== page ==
Monday, June 20, 2005

If I feel great about the market, does that mean I should get short now?

I bought some in-the-money QQQQ July 42.5 puts today. I feel really good about my portfolio. It's at all time high's. Just about every stock I own in my long-term portfolio today was up quite a bit...SHLD, CMCSA, even LU! When I feel this good about my long-term stock holdings often this means it's time to short the Q's. I hope I'm not shorting too early here. Most of the time I've been actively trading has been during markets where this type of strategy has worked well. (range-bound and bear markets).

I hope past success hasn't conditioned me to get hurt by shorting an extended rally. I do feel bullish long-term, but my gut tells me to get short for a counter-trend. This is a very small position. However, one of the happy consequences of writing this blog is that I now pay more attention to my small side-trades. One thing that has become apparent under this increased scrutiny is the small really losses add up. Since my main strategy (selling option premium) is to take lots of small gains...I need to be careful about allowing myself to take too many small losses as well while trading these random "gut feelings" I get.

I got all of my options data imported into my database by Friday night. The next step here is to compute implied volatilities for every price-record. Saturday, I wrote some routines to work with the Black-Scholes equation in C#. The appendix in Option Volatility & Pricing by Natenberg was especially invaluable for this. This was my main source for this undertaking. The information in this book's appendix was refreshingly complete and concise. I also cross-referenced with Options as a Strategic Investment by McMillan. One of the things I love about McMillan's book is he throws in so much practical stuff for programmers...not just formulas and theories, but actual sample data and sample step-by-step calculations so you can check your work. This was key for me while debugging my code.

Next, I needed a source of historical interest rates. (The "risk-free" interest rate is one of the variables in the Black-Scholes equation.) The daily Fed-Funds rates are available at the federal reserve's website. I wrote a parser to pull this data into my database. Now I was armed with everything I needed to compute IV's for each of the 83 million individual option price records.
At this point I started to get excited. Could it be that in another few hours I would have 3 years of historical options data for backtesting at my virtual finger-tips? I wrote an sql query to query all of the variables to compute IV, and executed it to make sure the syntax was right. I waited about an hour and it still wasn't done running, so I decided to check this out in the MySQL query analyzer. Well without getting into too many more boring details, it turns out the query was very bad. I bet the universe would end before it was done. So I decided to add 2 indexes that I thought would help matters considerably. I added one to the daily equity prices table, and one to the daily option prices table, and then I waited, and waited and waited and waited. Then finally, Sunday night after I had gone to bed, I walked past my computer on the way to the kitchen to get a glass of water, when I heard a little "beep". Just at that moment, it had finally finished computing the index on the equities price table. This table is considerably smaller than the option price table and it took what? over 48 hours maybe?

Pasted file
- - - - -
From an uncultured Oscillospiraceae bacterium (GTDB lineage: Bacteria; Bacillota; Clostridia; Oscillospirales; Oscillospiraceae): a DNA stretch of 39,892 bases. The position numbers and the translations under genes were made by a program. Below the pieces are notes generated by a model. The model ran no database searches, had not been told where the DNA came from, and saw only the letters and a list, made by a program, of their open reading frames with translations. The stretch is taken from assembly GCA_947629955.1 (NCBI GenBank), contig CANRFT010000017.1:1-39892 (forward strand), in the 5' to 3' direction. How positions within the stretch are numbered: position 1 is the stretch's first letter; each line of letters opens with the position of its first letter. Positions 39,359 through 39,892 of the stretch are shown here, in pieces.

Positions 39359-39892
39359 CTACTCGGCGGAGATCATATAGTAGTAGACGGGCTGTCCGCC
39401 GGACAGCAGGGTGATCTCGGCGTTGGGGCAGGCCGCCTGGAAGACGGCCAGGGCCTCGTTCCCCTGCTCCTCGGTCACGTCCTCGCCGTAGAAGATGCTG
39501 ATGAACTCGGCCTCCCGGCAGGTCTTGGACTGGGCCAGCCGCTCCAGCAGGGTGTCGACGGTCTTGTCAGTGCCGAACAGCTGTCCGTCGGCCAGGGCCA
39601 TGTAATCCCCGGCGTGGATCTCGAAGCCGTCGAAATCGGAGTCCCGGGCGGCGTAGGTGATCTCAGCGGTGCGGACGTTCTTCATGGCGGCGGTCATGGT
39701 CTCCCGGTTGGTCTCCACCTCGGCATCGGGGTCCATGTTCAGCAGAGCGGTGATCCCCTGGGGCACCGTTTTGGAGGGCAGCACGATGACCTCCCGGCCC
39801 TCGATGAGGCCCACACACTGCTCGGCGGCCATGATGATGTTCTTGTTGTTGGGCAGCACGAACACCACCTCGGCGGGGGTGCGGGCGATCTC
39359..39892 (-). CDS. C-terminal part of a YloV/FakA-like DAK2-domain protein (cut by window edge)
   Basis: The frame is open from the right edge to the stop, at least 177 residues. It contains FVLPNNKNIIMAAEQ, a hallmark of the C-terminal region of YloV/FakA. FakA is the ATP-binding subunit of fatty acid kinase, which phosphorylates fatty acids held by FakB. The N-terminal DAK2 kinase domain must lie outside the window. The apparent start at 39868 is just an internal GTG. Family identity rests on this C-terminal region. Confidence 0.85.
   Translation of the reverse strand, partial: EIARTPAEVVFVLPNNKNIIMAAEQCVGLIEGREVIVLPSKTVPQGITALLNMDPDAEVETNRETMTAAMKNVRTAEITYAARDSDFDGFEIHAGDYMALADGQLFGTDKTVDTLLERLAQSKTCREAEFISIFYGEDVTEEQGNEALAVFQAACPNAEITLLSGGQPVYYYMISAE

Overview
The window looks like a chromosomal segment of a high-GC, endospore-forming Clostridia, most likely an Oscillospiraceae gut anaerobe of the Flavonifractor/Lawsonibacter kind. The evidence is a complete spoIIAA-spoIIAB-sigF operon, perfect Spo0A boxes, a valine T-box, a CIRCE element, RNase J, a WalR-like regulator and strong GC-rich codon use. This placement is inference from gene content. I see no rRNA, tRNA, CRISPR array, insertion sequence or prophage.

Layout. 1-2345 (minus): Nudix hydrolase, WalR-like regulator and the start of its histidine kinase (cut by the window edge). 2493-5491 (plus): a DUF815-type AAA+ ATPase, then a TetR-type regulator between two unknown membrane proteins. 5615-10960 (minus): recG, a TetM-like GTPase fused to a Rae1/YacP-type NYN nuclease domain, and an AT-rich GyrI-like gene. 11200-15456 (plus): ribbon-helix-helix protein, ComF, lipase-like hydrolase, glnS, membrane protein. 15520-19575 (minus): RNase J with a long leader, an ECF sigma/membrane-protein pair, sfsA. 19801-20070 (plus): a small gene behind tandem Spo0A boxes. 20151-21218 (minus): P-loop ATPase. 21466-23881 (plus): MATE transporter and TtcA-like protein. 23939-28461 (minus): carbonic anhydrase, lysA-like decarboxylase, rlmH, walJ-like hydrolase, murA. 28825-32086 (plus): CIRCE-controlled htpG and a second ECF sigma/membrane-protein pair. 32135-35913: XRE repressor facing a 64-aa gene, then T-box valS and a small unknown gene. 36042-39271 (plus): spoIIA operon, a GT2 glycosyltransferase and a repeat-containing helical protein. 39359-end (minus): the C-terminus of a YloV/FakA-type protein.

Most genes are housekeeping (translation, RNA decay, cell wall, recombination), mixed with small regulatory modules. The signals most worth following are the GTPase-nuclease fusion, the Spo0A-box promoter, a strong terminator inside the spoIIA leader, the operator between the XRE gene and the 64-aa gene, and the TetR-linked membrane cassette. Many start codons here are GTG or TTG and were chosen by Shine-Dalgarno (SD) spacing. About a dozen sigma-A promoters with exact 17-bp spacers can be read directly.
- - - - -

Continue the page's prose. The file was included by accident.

Well, it doesn't even take that long to import the options data in the first place. So I decided what I'll do is delete the options data, add my index to the empty table, then re-import all of the data. I am going to write code to compute IV's and put this in the database along with the data to save myself having to re-read all of the data later. I think this will save me a lot of time in the longer run. I've also decided to bite the bullet and set up a separate database server, so that in the future I can run long operations without slowing down my main working computer.

Holy crap! What a pain in the ass this has been! I thought I was used to working with fairly large and complicated databases with my main business. These were nothing compared to this option price data. One pleasant result is that while waiting for the re-indexing to complete I wrote a program I have been meaning to write for some time. On page 800 of Options as a Strategic Investment by McMillan, he writes about a technique for ranking the historical volatilities of a stock, to get a picture of where current volatilities are in relation to the stock's past volatility behavior. This can be easily implemented using the AdjustedClose field from the historical stock market data at I wrote a neat little windows-forms app to do this analysis using the historical yahoo data I allready have. I will write more about this program, the technique, and what the next steps I hope to undertake to enhance it, in a later post after I find a place to host some screen-shots.


At 10:08 PM, Blogger Alien Shaman said...

Did you finish your data import w/ index yet? How long did it take this time?

At 2:17 PM, Blogger Quant Trader said...

No, I am unsure of exactly how I want to structure the data so I've been working on other things in the meantime while I think about it. For example, I think that I've decided that it will be a bad idea to pre-calculate iv's, and I've also decided to eliminate a table, but I'm still not sure about these changes so I am reluctant to do any work on this importer until I am sure.

Mainly, I've been refactoring my code to impliment techniques I've learned with the options data-import in my other data-importers. I've also been preparing the code so that I can move the software and database to a dedicated database server.


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